well ahead of any commercial closed-source competitors, who even if they
also provide the software under a standard per-seat licensing model,
still will have to battle a zero-cost alternative.  And in fact we would
welcome a company that wished to provide commercial-grade support services
on internal installations of our software, since we're uninterested in
being in that business ourselves (currently).

> Naturally we should all keep encouraging these centralized providers
> to open their systems.  It might happen.  Arguing for it costs little.

So, this is an interesting point.  How many people buy into Linux because
it's Linux, and how many because it's Red Hat or Corel's distribution?  
By the same token, how many people choose USInternetworking because of who
they are, versus the tools (Peoplesoft, etc) they provide?  My point being
this - the customers of ASPs are in a good position to drive those ASPs to
use common architectures and code, as a way to make sure they don't get
locked into a vendor who could disappear overnight.  Many ASPs have code
escrow agreements with customers, but most customers realize how useless
that code would be if the company dies and the developers leave.  So my
basic question is, are end-customers sufficiently motivated towards
intangibles like standards compliance and common code to be able to
compell ASPs towards open source (or otherwise common) solutions?  *Can*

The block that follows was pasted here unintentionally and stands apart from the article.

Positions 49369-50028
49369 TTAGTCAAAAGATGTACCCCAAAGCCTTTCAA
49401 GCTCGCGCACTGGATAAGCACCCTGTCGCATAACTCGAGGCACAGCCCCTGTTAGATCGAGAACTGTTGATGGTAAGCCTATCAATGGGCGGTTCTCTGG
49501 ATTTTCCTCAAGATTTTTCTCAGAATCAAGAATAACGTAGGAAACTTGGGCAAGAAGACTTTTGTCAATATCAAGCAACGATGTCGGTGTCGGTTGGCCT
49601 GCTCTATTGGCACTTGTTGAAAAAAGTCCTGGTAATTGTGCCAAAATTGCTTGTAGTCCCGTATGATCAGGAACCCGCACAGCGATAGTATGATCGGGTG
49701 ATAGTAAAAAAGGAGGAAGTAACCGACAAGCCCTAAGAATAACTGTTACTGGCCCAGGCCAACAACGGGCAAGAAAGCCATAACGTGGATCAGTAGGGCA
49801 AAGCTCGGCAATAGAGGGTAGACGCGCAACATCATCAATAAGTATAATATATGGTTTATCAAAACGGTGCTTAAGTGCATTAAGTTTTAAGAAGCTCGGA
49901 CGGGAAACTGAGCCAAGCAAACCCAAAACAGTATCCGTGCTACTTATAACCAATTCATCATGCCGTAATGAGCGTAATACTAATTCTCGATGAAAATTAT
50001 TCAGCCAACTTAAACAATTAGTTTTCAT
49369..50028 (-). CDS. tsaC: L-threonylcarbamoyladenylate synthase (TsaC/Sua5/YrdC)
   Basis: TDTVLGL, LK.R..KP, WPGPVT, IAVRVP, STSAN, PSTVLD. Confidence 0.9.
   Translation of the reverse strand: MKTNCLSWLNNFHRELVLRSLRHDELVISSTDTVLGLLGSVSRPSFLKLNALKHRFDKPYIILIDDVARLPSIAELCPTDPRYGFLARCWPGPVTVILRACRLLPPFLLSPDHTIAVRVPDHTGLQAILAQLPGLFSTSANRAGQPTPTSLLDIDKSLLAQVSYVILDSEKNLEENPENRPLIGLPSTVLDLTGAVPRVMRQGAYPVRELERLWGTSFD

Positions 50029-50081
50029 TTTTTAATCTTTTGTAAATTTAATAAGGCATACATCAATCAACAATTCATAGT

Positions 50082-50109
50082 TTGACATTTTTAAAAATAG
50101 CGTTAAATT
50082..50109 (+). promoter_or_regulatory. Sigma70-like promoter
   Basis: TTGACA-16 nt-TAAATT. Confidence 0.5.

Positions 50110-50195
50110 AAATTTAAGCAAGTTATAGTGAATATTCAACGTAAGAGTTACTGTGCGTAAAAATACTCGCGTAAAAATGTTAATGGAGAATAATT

they be educated on this, the same way the world has been educated on the
value of open source end-user software?

> What's interesting to me right now is to speculate about the wave of
> decentralization which should follow the current wave of
> centralization.  What will it look like?
> Perhaps as more web services arise, they will start to commoditize.
> They will then become services which are simply available on the net.
> Rather than going to a particular web site, you will tap into a
> particular service.  Today we can see this in a few services such as
> DHCP and NTP.  Perhaps other services will commoditize, such as
> e-mail, chat, credit card authorization (leading to general net
> services for purchase of generic items), newswires, stock trading,
> other things I'm not thinking of.

Erm, that's the big idea behind using XML as the back-end data interchange
format.  Semi-standard DTDs and schemas per industry.  Things like SOAP
and DCOM are a stopgap; things like e-speak and Jini could be longer-term
infrastructural plays.  What's important is to make sure that the
interfaces are open, so that anyone can plug into an electronic  
marketplace and start providing services next to the big boys - that's
exactly equivalent to the opening of the OS that happened with Linux.

Once you get past HP's "e-services" marketspeak, the idea of companies
providing programmatic interfaces to their business offerings is pretty
powerful.  But it needs to go quite a bit beyond just XML over HTTP; a
framework for service discovery, certificate-based authentication, and
negotiability (so that someone looking for a size 7 tennis shoe can settle
for a 7 1/2 if it's on sale at 70% off) is pretty interesting.  That's
what e-speak is struggling to answer.  Oh, and e-speak's core is L/GPL,